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With: Jeremy Irons, Gong Li, Maggie Cheung, Michael Hui, Ruben Blades
Written by: Jean-Claude Carriere, Larry Gross, from a story by Jean-Claude Carriere, Wayne Wang, Paul Theroux
Directed by: Wayne Wang
MPAA Rating: R for language and some sexual content
Language: Cantonese, English, with English subtitles
Running Time: 99
Date: 09/04/1997

Chinese Box (1998)

3 1/2 Stars (out of 4)

Handover Fist

By Jeffrey M. Anderson

Wayne Wang's Chinese Box, chosen as the closing night feature at the 41st SanFrancisco International Flim Festival, is a film that feels like a late-nightcoffee-house intellectual discussion. No answers are obtained, but the questionsare very interesting.

Jeremy Irons is John, a British journalist living in Hong Kong just before the 1997 takeover. He is in love with Vivian, played by the enchanting Gong Li (in her first English-speaking role). Vivian is dating Chang, a wealthy businessman, and waits for him to propose marraige to her. He can't because of her past as a high-priced call girl. John finds out he has lieukemia. He decides to make a video diary of "the real" Hong Kong, instead of just writing speculative articles about it. He finds Jean (the great Maggie Cheung), a street urchin, and wants to get her true story. Rueben Blades is a guitar-playing buddy who crashes at John's place.

All these characters and plotlines intermingle against a gorgeous portrait of Hong Kong. Wang succeeds in giving us a very good idea what it's like there, from the back alleys to the main streets. The climax is even filmed against the actual changeover ceremonies from last June.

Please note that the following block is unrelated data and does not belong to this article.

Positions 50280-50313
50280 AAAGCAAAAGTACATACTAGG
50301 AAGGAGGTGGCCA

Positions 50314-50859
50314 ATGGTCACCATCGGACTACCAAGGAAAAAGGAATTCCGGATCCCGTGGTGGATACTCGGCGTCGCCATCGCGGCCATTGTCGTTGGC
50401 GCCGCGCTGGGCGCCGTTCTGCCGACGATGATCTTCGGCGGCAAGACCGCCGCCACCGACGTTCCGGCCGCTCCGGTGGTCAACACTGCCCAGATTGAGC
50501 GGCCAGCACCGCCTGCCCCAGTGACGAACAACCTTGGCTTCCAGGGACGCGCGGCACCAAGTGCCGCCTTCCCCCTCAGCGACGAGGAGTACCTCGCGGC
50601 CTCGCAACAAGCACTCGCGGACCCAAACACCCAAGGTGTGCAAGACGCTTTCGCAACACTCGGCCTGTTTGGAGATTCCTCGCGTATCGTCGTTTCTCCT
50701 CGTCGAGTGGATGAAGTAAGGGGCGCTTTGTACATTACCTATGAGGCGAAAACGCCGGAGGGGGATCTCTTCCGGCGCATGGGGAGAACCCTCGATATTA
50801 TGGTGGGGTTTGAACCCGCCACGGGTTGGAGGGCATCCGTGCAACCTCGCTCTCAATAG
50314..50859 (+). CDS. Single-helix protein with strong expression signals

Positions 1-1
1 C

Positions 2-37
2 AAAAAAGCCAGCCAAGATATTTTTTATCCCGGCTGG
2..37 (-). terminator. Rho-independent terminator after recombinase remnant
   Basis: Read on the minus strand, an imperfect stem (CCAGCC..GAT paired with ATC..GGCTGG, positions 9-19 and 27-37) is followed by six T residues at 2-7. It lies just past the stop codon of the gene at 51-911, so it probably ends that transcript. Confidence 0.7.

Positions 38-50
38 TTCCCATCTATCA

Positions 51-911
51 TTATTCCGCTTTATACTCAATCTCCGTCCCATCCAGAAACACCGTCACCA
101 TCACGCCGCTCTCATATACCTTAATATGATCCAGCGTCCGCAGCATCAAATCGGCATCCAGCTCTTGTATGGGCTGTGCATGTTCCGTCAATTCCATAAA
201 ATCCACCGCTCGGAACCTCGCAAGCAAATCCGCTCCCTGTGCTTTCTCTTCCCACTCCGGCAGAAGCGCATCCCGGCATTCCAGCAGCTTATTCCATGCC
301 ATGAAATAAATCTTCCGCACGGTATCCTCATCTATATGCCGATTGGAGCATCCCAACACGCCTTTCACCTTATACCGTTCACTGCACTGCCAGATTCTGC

One of the writers on Chinese Box is the legendary Jean-Claude Carriere, who began his career writing Belle de Jour and The Discreet Charm of the Bourgeoisie for Luis Bunuel, and has kept up that pace ever since. His worldly care and knowledge help bring Chinese Box into focus.

Unfortunately, Wang seems to be in the same postition as John in the film. He doesn't know exactly how he feels about the takeover. No one does. No one is sure how Chinese rule is going to change anything. So Wang must follow his characters around until something does happen. On the other hand, he does perfectly capture a theme of uncertainty in the air. Everyone is just marking the time until they know. Symbolically, Irons (the British) is slated to die right around the time of the changeover.

So, it's the little things that make Chinese Box worthwhile; Gong Li imitating Marlene Dietrich in front of a TV, Blades singing little love songs, all of Maggie Cheung's scenes. I think what Wang wanted to do was capture a time and place, and he did that, even if there wasn't a concrete conclusion.

(This review was originally written for SF MODA magazine but was not published.)

DVD Details: Lion's Gate released Chinese Box in a two-disc Special Edition DVD in 2003. It comes with the unrated director's cut, Wayne Wang's commentary track and Wang's 1997 documentary Home Movies. Disc Two comes with Wang's 1990 feature film Life Is Cheap... But Toilet Paper Is Expensive, including a second director's commentary track. A bargain.

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